Jake nodded, “You’ll be fine. You’ll go back to work and solve a couple cases they can’t get anywhere with. You will not be able to get any closer to Josef Mengele – he’s too well protected by the wrong black ops US intelligence rogues, he’s given them too much really good stuff that they’re using on US citizens right now – Try to put that out of your mind. You’ve got a couple major busts coming up that will lead your superiors to the truth that US agents are bringing drugs into this country and selling them to US citizens to fund their secret projects and you will be able to ‘retire’ soon enough with a decent nest egg and nobody will know about your connections with Israel. I can see you hiding a lot of automatic rifles in the nooks and crannies of Jack’s basement. After you get those to Israel you will be able to convince your contacts there that you can’t risk any further involvement with them. And you’ll leave them a couple gadgets that somebody over here developed, that they will be able to reverse engineer and they’ll be pretty happy with you and then you will drop out of sight. You’ll be safe, and live a fairly long and happy enough life-” Jake slowed down with his blinker on and began driving through a maze of side streets in downtown Brattleboro.

“I had a rough time in Brooklyn, too, You don’t grow up in my neighborhood with a name like ‘Yakov’ without getting the shit beat out of you two or three times a day. I kept dreaming I became a Karate expert but even in the dreams, every time I went to hit somebody, I couldn’t, my arms were held back, I scared the livin cement outta people in my dreams, but I couldn’t punch them or anything like that.” He shrugged, slowed down and drove around a corner where the road was bad and they bounced a bit. “I was lucky, I earned a scholarship – went to an ivy league college, bumped into some people from India who recognized my ‘gifts’ and taught me to meditate, introduced me to my future wife, made me feel like my life had all been worth it and showed me dozens of options – all sorts of things I could do with my life and I chose this one here, for now anyway. I have a beautiful and happy wife, three charming daughters, good friends like Jack, who might be able to pull together a group of people to start something really positive around here – he just might – I try to help him smooth out his rough edges and he comes to me with people like you and the woman he brought last night.”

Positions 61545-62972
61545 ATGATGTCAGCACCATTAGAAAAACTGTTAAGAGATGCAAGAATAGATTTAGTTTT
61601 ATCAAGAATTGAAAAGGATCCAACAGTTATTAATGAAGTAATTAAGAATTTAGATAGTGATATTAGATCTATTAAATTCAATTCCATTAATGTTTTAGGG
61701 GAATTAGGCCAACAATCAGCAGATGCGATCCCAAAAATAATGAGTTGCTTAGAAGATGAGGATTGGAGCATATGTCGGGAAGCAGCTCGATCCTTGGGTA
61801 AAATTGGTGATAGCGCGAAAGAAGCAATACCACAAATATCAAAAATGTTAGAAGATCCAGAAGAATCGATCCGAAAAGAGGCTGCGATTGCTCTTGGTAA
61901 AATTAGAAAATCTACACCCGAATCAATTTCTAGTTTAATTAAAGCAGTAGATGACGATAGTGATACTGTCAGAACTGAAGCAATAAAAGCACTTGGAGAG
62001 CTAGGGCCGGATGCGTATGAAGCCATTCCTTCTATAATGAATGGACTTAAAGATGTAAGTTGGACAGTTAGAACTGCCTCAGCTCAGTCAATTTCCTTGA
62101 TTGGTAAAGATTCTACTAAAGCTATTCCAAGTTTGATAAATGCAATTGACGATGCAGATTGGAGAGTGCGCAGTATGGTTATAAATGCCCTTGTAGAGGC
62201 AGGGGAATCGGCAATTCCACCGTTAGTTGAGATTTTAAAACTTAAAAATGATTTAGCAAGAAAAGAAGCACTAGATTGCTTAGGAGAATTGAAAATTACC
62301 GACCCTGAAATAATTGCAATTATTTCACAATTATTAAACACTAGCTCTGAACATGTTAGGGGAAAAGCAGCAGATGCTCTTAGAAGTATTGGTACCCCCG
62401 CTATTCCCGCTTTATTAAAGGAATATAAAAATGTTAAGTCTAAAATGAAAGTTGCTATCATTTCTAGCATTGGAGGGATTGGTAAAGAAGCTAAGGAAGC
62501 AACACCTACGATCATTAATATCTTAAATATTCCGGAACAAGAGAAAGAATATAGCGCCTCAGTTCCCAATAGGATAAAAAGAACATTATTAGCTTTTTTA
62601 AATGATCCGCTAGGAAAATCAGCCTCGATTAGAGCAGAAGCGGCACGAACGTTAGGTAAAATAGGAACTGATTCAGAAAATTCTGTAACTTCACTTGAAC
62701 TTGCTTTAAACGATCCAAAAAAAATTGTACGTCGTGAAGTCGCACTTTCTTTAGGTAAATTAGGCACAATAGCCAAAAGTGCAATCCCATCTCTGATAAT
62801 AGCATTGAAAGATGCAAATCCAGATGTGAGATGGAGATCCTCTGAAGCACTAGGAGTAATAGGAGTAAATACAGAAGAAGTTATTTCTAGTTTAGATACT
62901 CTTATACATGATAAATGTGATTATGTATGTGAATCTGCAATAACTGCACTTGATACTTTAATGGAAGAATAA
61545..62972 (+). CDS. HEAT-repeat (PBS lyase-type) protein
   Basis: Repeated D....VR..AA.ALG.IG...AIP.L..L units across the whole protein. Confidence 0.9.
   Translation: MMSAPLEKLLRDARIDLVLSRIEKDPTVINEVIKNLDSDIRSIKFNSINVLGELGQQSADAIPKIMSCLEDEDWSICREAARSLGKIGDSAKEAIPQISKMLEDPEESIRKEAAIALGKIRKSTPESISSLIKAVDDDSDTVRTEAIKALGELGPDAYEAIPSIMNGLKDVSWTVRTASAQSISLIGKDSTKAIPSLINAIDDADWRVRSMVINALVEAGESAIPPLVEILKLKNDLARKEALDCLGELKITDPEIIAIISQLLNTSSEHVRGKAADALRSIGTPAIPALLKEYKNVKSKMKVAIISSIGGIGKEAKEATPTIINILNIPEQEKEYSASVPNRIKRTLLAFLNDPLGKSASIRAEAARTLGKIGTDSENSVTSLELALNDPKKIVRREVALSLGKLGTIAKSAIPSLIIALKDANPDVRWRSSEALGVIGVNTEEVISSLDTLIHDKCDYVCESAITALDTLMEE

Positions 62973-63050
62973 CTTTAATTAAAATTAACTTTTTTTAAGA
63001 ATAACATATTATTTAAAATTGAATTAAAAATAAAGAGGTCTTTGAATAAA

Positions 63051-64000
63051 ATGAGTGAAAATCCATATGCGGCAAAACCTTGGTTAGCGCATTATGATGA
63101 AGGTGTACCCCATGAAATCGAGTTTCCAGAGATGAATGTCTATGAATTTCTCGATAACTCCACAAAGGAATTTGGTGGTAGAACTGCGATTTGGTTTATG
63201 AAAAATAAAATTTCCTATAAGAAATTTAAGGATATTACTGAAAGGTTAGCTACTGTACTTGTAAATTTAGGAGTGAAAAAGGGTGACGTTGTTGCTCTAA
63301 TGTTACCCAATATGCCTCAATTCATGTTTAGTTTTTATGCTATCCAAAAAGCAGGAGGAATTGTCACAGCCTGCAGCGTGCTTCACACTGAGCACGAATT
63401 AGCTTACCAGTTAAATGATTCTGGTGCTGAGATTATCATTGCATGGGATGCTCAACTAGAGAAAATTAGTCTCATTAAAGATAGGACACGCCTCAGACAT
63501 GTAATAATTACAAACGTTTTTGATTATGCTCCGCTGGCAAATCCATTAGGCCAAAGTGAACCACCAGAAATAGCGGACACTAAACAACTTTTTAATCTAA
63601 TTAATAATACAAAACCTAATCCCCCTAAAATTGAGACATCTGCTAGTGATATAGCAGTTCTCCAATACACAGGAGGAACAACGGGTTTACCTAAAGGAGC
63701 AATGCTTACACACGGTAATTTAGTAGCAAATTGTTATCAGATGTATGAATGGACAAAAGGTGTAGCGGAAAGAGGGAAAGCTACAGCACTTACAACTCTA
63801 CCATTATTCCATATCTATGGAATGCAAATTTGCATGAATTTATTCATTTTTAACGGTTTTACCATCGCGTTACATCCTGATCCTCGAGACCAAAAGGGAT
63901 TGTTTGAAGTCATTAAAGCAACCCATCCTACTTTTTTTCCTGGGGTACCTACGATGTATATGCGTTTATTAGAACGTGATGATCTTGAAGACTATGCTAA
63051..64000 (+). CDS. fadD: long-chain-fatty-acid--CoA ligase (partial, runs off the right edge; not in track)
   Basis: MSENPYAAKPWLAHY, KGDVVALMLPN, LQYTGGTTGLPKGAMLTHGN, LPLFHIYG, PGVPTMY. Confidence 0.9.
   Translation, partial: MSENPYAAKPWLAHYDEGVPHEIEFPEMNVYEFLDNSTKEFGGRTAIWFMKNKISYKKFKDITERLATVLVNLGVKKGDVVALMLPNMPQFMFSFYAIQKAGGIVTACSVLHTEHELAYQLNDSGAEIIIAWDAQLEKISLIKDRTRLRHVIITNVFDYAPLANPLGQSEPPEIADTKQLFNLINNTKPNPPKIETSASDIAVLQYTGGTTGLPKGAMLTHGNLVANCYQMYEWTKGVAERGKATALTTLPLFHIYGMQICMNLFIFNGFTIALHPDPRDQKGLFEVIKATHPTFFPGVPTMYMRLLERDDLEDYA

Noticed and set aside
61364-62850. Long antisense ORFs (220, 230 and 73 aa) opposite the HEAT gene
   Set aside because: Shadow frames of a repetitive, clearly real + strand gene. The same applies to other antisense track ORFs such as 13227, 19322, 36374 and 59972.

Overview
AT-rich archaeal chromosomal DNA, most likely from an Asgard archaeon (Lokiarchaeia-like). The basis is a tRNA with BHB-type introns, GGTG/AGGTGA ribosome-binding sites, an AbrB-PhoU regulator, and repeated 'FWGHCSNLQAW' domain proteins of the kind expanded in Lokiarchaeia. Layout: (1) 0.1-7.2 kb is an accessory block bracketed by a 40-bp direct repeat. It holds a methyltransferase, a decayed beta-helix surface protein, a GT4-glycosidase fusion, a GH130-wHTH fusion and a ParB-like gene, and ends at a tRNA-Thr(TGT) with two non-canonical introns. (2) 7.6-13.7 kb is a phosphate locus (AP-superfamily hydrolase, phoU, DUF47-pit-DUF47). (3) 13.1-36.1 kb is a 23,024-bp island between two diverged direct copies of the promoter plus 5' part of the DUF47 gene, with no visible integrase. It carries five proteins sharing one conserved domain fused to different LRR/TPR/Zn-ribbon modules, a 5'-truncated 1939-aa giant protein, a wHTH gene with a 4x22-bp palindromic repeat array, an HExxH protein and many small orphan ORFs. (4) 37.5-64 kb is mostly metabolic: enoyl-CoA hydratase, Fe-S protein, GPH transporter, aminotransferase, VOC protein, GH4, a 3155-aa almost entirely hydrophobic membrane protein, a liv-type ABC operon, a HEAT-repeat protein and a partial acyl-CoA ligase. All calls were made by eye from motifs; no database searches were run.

Mitch grinned, “Jack escaped from her this morning-”

Jake raised his eyebrows as he slowed down, approaching what used to be a gas station, now painted in wild and vibrant colors with a big sign announcing that it was “Jayk the Hippy Mechanic’s place of business.” – “Don’t let her know that you know that she just about raped Jack last night.”


Jake turned into his lot, drove in front of the garage, turned and headed back out toward the road, stopped, gazed at the road with his eyes unfocused again, nodded, “She’s on her way here now. Don’t tell Jack.”

“Aw Jeeze- is that your doing- why would you put him through something like that?”

Jake shook his head, “It wasn’t me – she’ll think it was dumb luck- But everybody will be fine – leave it to me.”

“You got a little bag of miracles somewhere?”

Jake nodded, “A small bag- more than enough.”

Mitch sighed and fell back against the seat.

Jake shifted into reverse and began slowly backing up, lined Mitch’s car up perfectly with one of the bays, whose huge garage door had been painted with a very large, very good painting of a lotus blossom.

Jack and his bike, slowing down to a crawl, came around the front of the wrecker and moved even slower off to the side where he shut his engine off, kicked down the stand and muscled the bike up onto its stand. He stood up and probably went very pale inside his helmet as Brenda climbed out of a taxi and smiled at him.